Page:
TC 9-64 _________________________________________________________________________
spaced, concentric circles. In this example, they are numbered successively
from 1 to 10 from the center out. These circles are used to indicate the
4-63. The advantages of the polar-coordinate graph are immediately evident.
The source, which is at the center of the observation circles, is also at the
center of the graph. By looking at a polar-coordinate plot of a radiation
pattern, you can immediately see the direction and strength of radiation put
out by the source. Therefore, the polar-coordinate graph is more useful than
the rectangular-coordinate graph in plotting radiation patterns.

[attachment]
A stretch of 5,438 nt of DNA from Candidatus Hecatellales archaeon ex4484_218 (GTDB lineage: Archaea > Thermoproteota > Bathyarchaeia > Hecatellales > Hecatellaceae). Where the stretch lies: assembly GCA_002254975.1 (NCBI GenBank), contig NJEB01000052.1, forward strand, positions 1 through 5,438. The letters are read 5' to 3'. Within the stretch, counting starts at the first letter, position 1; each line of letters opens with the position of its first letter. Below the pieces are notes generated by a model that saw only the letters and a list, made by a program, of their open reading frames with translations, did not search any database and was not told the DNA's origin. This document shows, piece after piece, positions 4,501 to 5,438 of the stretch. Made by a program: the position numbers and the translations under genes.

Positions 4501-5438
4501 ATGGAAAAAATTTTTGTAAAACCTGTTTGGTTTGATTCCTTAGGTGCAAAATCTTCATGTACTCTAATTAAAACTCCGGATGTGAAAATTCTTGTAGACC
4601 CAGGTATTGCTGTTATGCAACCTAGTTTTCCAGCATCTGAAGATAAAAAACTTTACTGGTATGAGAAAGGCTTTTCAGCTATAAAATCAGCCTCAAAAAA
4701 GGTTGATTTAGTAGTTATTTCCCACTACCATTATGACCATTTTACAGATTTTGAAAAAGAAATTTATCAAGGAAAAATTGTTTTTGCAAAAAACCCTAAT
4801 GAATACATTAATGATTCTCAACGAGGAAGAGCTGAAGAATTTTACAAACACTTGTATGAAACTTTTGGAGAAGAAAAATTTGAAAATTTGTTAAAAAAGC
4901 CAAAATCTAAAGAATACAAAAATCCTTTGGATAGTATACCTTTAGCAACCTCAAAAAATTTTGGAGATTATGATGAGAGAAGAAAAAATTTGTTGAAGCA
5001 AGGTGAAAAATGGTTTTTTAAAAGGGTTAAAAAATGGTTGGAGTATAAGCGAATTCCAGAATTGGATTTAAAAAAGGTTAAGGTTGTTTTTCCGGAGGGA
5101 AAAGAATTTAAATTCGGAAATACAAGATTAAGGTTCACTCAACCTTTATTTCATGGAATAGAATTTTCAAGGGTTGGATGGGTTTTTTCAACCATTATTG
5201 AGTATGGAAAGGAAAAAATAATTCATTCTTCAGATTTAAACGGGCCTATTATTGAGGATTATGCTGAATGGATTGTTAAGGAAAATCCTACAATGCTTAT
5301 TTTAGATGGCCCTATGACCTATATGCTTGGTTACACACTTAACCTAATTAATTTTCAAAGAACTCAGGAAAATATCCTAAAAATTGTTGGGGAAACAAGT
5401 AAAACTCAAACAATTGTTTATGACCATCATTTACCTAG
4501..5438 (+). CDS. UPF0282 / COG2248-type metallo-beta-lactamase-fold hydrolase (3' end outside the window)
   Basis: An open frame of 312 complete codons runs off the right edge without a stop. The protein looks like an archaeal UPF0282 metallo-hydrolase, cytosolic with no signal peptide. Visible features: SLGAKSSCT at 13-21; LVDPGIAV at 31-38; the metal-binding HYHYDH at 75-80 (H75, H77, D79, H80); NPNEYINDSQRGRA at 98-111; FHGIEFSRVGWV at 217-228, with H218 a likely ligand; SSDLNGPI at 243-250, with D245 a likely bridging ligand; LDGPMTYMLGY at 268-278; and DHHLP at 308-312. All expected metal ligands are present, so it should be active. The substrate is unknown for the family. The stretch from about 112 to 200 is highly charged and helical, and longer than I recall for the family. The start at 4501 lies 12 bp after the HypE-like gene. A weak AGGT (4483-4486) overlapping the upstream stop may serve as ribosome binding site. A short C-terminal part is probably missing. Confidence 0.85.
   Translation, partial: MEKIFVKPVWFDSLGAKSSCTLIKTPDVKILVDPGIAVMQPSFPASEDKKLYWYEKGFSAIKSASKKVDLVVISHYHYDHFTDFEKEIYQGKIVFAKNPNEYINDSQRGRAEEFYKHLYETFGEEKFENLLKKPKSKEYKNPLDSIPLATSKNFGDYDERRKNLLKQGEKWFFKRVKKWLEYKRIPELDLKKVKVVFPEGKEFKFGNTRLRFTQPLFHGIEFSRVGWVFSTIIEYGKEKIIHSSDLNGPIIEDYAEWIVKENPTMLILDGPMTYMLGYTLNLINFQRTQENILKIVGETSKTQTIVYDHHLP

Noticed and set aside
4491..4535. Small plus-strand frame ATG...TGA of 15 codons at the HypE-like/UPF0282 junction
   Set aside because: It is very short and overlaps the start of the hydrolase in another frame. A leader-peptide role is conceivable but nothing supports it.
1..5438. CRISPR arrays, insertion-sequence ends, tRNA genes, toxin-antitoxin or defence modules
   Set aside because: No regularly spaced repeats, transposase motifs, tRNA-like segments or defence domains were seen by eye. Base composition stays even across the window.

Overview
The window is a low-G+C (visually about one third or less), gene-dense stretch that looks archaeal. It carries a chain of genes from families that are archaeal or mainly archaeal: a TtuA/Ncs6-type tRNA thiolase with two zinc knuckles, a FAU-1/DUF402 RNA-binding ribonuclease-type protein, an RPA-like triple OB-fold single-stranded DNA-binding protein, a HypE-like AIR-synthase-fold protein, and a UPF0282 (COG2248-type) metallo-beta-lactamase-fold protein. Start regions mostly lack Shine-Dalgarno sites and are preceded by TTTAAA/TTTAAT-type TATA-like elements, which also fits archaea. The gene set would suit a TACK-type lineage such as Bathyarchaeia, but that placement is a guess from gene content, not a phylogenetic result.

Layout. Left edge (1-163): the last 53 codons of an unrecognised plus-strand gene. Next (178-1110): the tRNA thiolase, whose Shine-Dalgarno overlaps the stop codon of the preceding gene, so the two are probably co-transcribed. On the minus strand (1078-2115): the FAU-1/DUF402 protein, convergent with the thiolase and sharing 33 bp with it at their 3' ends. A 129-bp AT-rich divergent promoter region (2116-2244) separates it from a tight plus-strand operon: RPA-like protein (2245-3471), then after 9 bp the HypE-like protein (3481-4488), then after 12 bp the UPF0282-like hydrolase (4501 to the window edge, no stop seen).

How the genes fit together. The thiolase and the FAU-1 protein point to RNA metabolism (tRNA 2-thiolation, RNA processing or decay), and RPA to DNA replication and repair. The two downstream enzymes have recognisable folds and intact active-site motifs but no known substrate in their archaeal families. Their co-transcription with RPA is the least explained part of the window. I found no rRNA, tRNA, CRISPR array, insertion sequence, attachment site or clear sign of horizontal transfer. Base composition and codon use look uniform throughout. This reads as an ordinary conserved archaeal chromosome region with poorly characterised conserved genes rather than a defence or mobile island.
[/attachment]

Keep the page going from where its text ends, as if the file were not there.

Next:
4-64. Most radiators emit (radiate) stronger radiation in one direction than
in another. A radiator such as this is referred to as anisotropic. An example of
an anisotropic radiator is an ordinary flashlight. The beam of the flashlight
lights only a portion of the space surrounding it. If a circle is drawn with the
flashlight as the center, as shown in figure 4-12, view B, the radiated light
can be measured at different positions around the circle. Again, as with the
isotropic radiator, all positions are the same distance from the center, but at
different angles. However, in this illustration the radiated light is measured
at 16 different positions on the circle.